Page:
Historically Used In an Exclusive Sense, This Blog Aims to Explore What God's Up To Inside & Outside the Institutional Church



There are those who criticize preaching as dead, an archaic, irrelevant waste of time. This is nothing new. The “foolishness of preaching” has never made sense – yet from the prophets, to Jesus and on to the apostles the word of God declared, preached, taught, spoken, defended and verbally announced remains the God ordained way for making known the good news of God’s grace in Jesus Christ – whether midrash, kerygma, didache, homilia, or simple “good newsing” and whether  in a boat, by a lakeside, in a house, behind a pulpit or a rented hall,  Oddly, the critics of preaching often have no problem blathering on for 45 incoherent, unstructured, minutes of talk about their own self-importance.

Jesus in his parable on the sower and the seed and soil lays the responsibility not on the preacher but on the one hearing and the ability and quality of listening – or as it says in Mt. 13:9  – “Got ears? Then give a listen!”  Roger Wagner writes: ‘Scripture says more about the listener’s responsibility to hear, understand, apply, and obey God’s message than about the pastor’s responsibility to preach it. While God holds His ministers accountable for their preaching, He also expects His people to admit and deal with their own deficiencies in listening and responding to God’s Word.’ (Tongues Aflame).  Over the years I’ve seem different preaching rating systems – here’s one of my own  to help you in your listening – resemblance to any actual preachers living or dead is purely intentional.

G (Generic)

For all ages & audiences, light, cheery, entertaining, cute stories, funny jokes, pious platitudes everyone can agree with. Stories of little kids and puppy dogs mandatory.


PG (Pablum Generic)

Refers to a Bible passage or even quotes it. God or Jesus or people from the Bible are mentioned as inspiring models to be like or as a means to self-improvement and reaching one’s personal goals. Fond of “fill in the blank” or simple step formulas whatever the goal of the week is whether its having a great sex life or maximizing one’s retirement strategy.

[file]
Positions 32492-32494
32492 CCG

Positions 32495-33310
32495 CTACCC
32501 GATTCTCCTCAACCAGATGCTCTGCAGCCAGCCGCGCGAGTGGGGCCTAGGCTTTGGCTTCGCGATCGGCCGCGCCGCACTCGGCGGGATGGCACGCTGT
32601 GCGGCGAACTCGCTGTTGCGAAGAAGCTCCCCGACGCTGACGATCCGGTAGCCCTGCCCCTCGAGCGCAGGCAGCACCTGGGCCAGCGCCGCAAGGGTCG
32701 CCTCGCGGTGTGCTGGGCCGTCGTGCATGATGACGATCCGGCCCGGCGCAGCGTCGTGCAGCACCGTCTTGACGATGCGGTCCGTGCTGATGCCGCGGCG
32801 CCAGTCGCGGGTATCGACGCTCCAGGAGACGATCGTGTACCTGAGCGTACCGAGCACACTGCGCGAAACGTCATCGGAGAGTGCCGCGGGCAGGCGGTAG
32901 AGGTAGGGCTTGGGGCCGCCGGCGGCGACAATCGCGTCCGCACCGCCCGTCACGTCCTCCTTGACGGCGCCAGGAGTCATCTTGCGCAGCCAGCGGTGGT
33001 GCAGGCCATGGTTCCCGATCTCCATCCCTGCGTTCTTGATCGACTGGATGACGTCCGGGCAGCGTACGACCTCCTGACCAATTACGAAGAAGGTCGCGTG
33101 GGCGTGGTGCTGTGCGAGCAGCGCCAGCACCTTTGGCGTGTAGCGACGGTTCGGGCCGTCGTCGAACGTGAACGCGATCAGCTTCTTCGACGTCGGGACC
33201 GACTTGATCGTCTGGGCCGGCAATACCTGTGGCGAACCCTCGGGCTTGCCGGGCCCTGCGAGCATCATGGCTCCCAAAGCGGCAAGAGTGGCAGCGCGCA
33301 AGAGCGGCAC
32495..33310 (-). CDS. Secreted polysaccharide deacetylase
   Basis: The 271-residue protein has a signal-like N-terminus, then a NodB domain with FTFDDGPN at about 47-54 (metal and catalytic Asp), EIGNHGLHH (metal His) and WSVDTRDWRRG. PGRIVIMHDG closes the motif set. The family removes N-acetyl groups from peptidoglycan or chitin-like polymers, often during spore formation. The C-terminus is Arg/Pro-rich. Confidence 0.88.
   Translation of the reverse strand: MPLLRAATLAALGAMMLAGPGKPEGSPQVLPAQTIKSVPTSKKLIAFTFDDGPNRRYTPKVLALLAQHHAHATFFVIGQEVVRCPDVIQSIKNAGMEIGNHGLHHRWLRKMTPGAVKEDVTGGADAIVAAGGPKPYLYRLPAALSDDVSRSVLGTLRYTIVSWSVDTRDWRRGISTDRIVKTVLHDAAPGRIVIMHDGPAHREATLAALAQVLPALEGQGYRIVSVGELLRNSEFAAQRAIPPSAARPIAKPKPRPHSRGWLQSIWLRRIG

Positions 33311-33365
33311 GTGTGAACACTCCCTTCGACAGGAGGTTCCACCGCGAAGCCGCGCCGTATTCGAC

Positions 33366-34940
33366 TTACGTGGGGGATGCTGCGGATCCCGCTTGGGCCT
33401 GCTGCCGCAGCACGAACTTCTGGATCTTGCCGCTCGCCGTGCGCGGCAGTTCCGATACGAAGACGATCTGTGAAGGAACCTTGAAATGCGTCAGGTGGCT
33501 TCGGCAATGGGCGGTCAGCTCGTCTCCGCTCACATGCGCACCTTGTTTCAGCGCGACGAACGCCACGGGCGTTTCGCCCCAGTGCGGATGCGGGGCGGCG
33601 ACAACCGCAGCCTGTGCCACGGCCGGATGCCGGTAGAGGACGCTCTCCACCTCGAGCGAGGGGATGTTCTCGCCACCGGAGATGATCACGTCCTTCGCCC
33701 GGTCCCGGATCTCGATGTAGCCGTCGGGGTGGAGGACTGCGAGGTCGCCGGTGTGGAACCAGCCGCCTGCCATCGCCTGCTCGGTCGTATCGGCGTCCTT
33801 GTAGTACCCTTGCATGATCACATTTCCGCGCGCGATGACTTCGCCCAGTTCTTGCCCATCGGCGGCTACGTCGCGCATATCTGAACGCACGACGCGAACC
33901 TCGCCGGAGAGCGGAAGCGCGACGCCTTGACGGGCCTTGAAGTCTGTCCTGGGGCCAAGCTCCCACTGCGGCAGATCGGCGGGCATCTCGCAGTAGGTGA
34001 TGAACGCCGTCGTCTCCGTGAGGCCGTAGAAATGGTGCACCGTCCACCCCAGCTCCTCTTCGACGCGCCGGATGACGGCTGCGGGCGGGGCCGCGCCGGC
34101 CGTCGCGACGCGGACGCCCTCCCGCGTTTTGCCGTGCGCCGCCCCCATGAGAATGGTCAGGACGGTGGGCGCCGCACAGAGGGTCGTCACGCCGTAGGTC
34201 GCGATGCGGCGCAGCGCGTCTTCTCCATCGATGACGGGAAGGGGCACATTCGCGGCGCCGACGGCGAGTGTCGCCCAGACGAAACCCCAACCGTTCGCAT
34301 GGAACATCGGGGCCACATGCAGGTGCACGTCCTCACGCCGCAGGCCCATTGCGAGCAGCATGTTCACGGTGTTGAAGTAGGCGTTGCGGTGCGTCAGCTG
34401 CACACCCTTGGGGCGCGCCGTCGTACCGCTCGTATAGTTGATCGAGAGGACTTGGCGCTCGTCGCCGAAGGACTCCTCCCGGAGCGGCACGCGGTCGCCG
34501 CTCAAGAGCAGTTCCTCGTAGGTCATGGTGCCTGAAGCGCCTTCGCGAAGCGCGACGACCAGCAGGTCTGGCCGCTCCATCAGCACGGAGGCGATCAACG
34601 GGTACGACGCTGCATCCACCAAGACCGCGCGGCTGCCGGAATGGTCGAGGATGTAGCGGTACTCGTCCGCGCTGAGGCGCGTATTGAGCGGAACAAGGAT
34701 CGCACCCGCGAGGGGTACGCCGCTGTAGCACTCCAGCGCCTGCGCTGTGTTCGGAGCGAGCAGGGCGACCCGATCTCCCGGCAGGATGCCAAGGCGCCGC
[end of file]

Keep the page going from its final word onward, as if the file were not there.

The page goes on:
Refers to or quotes the Bible but the majority of the message and application is focused on the special interests of pet peeves of the preacher (be they social, political, denominational or theological) so that almost every message whether from the Sermon on the Mount or the Day of Pentecost becomes a denunciation of Hollywood, Washington, the current administration, liberals, conservatives or a collage of snippets from the latest book, movie, blog, MP3 download, Tweet or passing thought (after visiting Starbucks) has come their way.  The text having been long forgotten is simply a springboard for the preacher’s brilliance, coolness or spleen venting.

R (Rigorous)

Combines a Holy Spirit dependent balance of sound exegesis, consideration of biblical genre, historical context, theological implications of the whole counsel of God along with personal soul searching, the necessity of repentance and the saving work of Jesus Christ as the answer to the human condition. Like the word of God it flows from the message may be humorous, serious, passionate, profound, moving, reflective, polemic or scandalous. Sure to offend the self-satisfied, self-righteous, and the complacent.

X (Exceptional)

Like Jesus in Nazareth, Stephen in Acts, or Paul in Ephesus, these messages build BBQs for sacred cows, send idols toppling, turn worlds upside down & sends demons packing. May cause riots, civil disturbance, loss of limb, risk of imprisonment or death. It is recommended if planning on delivering such that life insurance plans be full paid or bags packed before delivery. Sure to offend most deacon and elder boards, denominational officials and government representatives.

May God raise up more  “R” & “X” rated preachers! And may God give ears to hear.


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